McKibben Jackinsky. (Photo by Janelle Orth)

McKibben Jackinsky. (Photo by Janelle Orth)

Voices of the Peninsula: Don’t let Big Oil shut you up

We’ve all attended meetings where QA is the final agenda item.

It was a packed house at Land’s End Resort on Aug. 22. Homer, Anchor Point, Nanwalek and Ninilchik residents wanted details about Hilcorp’s plan for seismic testing in the southern Cook Inlet. The project’s been permitted and scheduled for September and October.

In addition to its North Slope operations, Hilcorp is recognized as Cook Inlet’s largest oil and natural gas producer. The privately owned, Texas-based company bought and kept aging platforms producing, reworked onshore wells, purchased private property for development, picked up additional leases, and contributed to communities to promote good will.

Hilcorp also had an employee die at Milne Point, three North Slope workers almost die, leaks that continued for months, and multiple violations resulting in fines. Hilcorp’s peninsula activities have decreased next-door property values and robbed neighbors of peace, quiet and, in some cases, health.

We’ve all attended meetings where Q&A is the final agenda item and before you know it there’s only five minutes left and, sorry, no time for questions. That wasn’t going to work Friday night. People had comments to share and questions to be answered.

We countered disputable research presented to favor Hilcorp’s plans. We questioned Hilcorp’s safety record, dissatisfied with the project manager’s response that he was new to Hilcorp and unfamiliar with Hilcorp’s past.

When Hilcorp described plans to observe and, hypothetically, avoid sea life, we pointed out that the company’s plan for working round-the-clock meant nighttime observations were useless. It was inexcusable, when asked about the link between the area’s razor clam population crash, previous seismic work and the proven detrimental impacts of sound on marine invertebrates, for Hilcorp’s fishery expert to say, “I’m not going there.” And attempts to shame the audience with the senseless reminder we operated petroleum-fueled vehicles made us groan.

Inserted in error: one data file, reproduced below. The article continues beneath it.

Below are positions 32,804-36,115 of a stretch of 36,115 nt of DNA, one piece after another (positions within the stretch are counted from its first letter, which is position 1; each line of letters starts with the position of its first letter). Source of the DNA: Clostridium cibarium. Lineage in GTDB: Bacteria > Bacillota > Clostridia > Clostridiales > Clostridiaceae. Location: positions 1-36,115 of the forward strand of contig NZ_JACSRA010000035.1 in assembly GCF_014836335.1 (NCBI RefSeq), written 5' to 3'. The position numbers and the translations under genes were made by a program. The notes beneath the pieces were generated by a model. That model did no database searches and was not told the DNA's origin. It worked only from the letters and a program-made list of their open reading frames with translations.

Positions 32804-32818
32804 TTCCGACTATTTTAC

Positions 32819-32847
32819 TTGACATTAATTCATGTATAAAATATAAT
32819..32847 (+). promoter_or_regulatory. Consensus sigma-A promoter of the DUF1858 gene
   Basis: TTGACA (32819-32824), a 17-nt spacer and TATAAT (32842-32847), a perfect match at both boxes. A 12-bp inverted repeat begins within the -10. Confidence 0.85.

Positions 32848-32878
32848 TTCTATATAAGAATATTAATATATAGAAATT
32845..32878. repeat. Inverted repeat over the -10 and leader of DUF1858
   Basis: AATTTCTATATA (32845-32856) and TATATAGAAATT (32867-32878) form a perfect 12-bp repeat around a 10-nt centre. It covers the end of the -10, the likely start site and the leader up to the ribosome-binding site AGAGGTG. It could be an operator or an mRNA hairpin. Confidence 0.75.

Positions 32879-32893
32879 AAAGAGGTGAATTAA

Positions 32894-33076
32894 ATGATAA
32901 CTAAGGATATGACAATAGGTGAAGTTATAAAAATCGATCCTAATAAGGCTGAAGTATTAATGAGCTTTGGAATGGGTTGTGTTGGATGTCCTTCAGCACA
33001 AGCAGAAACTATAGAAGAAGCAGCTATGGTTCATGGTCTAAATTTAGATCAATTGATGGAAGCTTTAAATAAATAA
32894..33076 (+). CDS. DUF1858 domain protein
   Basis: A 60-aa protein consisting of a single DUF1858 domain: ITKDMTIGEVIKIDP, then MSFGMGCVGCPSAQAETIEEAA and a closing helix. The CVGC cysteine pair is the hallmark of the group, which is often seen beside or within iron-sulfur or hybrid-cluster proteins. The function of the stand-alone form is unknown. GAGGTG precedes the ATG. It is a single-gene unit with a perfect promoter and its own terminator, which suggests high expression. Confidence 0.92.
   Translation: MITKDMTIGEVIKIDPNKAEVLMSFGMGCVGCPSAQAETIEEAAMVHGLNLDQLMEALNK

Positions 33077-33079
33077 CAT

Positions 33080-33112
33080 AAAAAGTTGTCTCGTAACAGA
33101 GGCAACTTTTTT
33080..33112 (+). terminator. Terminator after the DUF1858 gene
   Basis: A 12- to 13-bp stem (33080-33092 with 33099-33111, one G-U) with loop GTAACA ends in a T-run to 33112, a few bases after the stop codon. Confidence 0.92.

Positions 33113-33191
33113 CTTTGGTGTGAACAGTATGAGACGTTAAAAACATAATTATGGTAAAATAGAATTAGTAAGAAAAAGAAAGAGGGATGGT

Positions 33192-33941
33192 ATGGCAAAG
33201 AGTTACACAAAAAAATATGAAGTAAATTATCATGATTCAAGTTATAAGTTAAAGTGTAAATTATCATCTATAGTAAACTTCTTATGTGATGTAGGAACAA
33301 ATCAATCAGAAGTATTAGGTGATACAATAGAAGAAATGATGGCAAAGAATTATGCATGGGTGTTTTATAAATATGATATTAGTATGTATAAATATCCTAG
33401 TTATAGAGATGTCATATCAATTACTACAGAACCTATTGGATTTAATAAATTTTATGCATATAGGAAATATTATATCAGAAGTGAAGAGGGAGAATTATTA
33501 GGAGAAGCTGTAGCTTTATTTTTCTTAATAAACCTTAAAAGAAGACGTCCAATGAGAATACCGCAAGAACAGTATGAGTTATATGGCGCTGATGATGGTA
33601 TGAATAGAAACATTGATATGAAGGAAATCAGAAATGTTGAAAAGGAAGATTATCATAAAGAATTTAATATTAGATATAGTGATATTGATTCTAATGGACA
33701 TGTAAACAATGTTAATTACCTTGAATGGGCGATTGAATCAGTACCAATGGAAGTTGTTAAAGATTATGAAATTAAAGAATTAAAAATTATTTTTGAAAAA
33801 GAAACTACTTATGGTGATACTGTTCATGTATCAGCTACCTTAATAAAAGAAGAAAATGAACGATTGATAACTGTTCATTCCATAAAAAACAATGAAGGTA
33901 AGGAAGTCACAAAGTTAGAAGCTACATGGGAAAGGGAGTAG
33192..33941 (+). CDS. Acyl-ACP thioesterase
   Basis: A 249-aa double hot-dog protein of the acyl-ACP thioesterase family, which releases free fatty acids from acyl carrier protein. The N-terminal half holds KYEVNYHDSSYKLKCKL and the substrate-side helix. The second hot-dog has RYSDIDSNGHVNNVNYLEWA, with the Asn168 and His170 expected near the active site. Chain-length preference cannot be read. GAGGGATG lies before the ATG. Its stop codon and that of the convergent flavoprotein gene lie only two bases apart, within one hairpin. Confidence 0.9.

Unable to keep up with the questions and comments, the moderator, a Hilcorp contractor, attempted to silence us by calling the police.

Four days later headlines announced BP’s sale of its Alaska properties to Hilcorp. The state’s congressional team welcomed Hilcorp to a larger role in Alaska’s energy industry.

Former state representative Les Gara, a proponent of increasing taxes on the oil industry, reminded us that as a privately held “S” corporation, Hilcorp’s purchase of BP’s properties would mean an annual loss of $25-$65 million for the state.

Bob Shavelson of Cook Inletkeeper noted Hilcorp’s unrepentance for its lack of regard for safety and the environment. Cook Inletkeeper posted on Facebook an investigative piece about Hilcorp written by John Dougherty for The Revelator that detailed Hilcorp’s four-month pipeline leak in the inlet, causing the release of 210,000-310,000 cubic feet of methane per day.

Ceal Smith of Alaska Climate Action Network said, “BP’s $5.6 billion asset dump on Hilcorp, a tax-exempt, subsidy-dependent, proven Bad Actor, signals a devastating and dramatic end to Alaska’s half-century fossil fuel affair. Alaskans will need to press legislators and state regulators hard to minimize the damage and get cracking on the transition to a diverse and just clean energy transition or else suffer huge losses and a failed future.”

BP’s Alaska interests include 49% ownership of the trans-Alaska Pipeline. Safe passage of oil across the state will now rest on the shoulders of a company the Alaska Oil and Gas Conservation Commission described as having a level of disregard for regulatory compliance that is “endemic to Hilcorp’s approach to its Alaska operations.”

Author Kurt Vonnegut said, “Sometimes the pool pah exceeds the ability of humans to comment.”

Now is not that time.

The National Oceanic and Atmospheric Administration is requesting public comments until Sept. 16 on Hilcorp’s seismic work planned for Cook Inlet over the course of the five years (2019-2024), specifically comments about Hilcorp’s request to have less scrutiny by marine mammal observers at night. See:

Submit comments, write letters, make phone calls and send emails to federal and state decision makers. Ask questions. Demand answers. Vote.

Don’t be intimidated into silence. There’s too much at stake.

McKibben Jackinsky is a freelance writer and author of “Too Close To Home? Living with ‘drill baby’ on Alaska’s Kenai Peninsula.” She can be reached at

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